Further: contrary to what we might think, SIMCHAT TORAH is not about us and how we feel; it’s about her, the Torah; it’s her joy, her wedding day – with us. If need be, we can fake it and put on a smile for 20-30 min of dancing and hakafot, trusting that, hard as it is to see it now, Am Yisrael Chai.

 Almost half a year passed, and here comes Adar, posing the same question.

And we struggle with our sages’ instruction, the one on the banner above the door, to “increase joy”, while our hearts are so pained and so broken. And they look back at us steadfast; and they point to some very dark times in our history, times we thought we will never see and will never-ever happen to us. And they offer us a hand so we can get up too and pass through this time.

The Torah portion of this week, Pekudei, opens with a strange verse: “These are the records of the Tabernacle the Tabernacle of the Testimony” (Exodus 38:21). You may notice the repetition of the word – “the Tabernacle” = hamishkan – and wonder, but it’s not a mistake. That’s how it’s written in the Torah.

Pekudei is the last Torah portion in the Book of Exodus and brings a precise account of the donations received for the mishkan’s building. Then there’s a description of the preparation of the priestly garments and last, putting it all together so it’s ready for the upcoming inauguration of the Tabernacle.

And yet, there was only one Tabernacle. Why does the opening verse say, “the Tabernacle the Tabernacle”? Commentators wonder about this. Rashi, based on Midrash Tanchuma suggests the word mishkan is similar to the Hebrew word for collateral, mashkon. The Mishkan therefore was the collateral for both Temples’ destruction for our iniquities. This is tough: It means that the destruction – of the Tabernacle and the Temple later – was unavoidable?!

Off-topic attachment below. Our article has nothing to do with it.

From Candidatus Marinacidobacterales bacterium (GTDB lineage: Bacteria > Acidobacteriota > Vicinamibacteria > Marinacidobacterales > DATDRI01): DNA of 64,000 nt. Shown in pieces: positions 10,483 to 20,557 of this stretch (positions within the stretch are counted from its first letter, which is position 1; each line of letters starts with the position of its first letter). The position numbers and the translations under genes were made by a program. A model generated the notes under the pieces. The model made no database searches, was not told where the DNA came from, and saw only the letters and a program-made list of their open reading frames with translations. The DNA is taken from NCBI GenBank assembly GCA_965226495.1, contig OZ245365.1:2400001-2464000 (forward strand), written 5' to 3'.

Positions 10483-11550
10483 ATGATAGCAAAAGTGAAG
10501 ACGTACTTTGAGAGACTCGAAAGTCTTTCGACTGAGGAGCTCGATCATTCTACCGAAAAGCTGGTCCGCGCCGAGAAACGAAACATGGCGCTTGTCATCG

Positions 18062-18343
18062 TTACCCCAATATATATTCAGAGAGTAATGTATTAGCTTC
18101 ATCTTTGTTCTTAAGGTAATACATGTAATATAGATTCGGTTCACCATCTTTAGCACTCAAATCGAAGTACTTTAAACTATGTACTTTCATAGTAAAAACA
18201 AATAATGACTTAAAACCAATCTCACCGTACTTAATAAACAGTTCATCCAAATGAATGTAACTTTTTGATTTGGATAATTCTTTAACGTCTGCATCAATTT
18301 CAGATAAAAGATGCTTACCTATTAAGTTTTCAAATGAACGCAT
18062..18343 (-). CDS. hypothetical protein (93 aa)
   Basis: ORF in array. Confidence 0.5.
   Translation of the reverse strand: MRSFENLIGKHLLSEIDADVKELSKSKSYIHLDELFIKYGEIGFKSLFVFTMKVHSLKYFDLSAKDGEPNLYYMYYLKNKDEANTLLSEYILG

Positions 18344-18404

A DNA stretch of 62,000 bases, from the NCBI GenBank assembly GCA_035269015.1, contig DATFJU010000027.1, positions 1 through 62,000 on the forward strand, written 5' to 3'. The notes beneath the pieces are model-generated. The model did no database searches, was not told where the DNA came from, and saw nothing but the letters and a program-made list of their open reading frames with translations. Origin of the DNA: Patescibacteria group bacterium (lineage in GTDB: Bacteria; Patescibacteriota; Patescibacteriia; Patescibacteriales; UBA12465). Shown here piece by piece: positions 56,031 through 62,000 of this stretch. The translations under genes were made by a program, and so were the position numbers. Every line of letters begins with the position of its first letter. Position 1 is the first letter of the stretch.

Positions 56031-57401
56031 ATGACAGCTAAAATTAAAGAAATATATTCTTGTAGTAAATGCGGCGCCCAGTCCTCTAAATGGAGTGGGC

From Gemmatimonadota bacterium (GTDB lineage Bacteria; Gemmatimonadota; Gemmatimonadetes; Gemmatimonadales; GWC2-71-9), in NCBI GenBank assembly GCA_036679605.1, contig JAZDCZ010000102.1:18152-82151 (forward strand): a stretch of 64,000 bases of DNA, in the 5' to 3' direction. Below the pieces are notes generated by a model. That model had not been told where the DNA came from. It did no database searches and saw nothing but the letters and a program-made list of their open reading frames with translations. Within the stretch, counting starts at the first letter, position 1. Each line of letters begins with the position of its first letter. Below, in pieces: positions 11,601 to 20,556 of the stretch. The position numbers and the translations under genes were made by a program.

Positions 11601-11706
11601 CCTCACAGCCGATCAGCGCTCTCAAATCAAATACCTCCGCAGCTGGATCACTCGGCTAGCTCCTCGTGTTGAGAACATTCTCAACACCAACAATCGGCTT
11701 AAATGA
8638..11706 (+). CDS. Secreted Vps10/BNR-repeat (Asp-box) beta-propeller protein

In a way, yes. Rav Sherki explains that the Mishkan is the appearance of the Shechina, Gd’s presence, in the world, and since this is something so divine and so out of the ordinary, it is as if the world can’t contain it, until holiness grows, and the Temple (the 3rd one!) and the world will finally better match.

Which means, that sometimes, there will be a Tabernacle and sometimes there will be a Temple, and sometimes – not.

When the Talmud says, “when Adar enters, joy increases”, it’s not only about Purim; it’s already about Pesach too (Rashi on Ta’anit 29:a). It’s a reminder for redemptions in general, now and in the future, in the Land of Israel and everywhere else. The joy of this month is not “funny” or “hilarious”; it’s not avoidance or blindness to what’s going on. It’s a joy that speaks to us of doing what we can, giving and sharing in the spirit of Purim, and most of all, not letting go of our hope.

Shabbat Shalom.

About the Author
Currently a "toshevet chozeret" in Israel, Rabbanit Michal Kohane, trained chaplain and educator, is a graduate of Yeshivat Maharat and teacher of Torah and Talmud in Israel and abroad, and soon, official tour guide in the Land of Israel. She holds several degrees in Jewish / Israel studies as well as a PsyD in organizational psychology, and has been a leader and educator for decades. Michal’s first novel, Hachug ("Extracurricular") was published in Israel by Steimatzky, and her weekly, mostly Torah, blog can be found at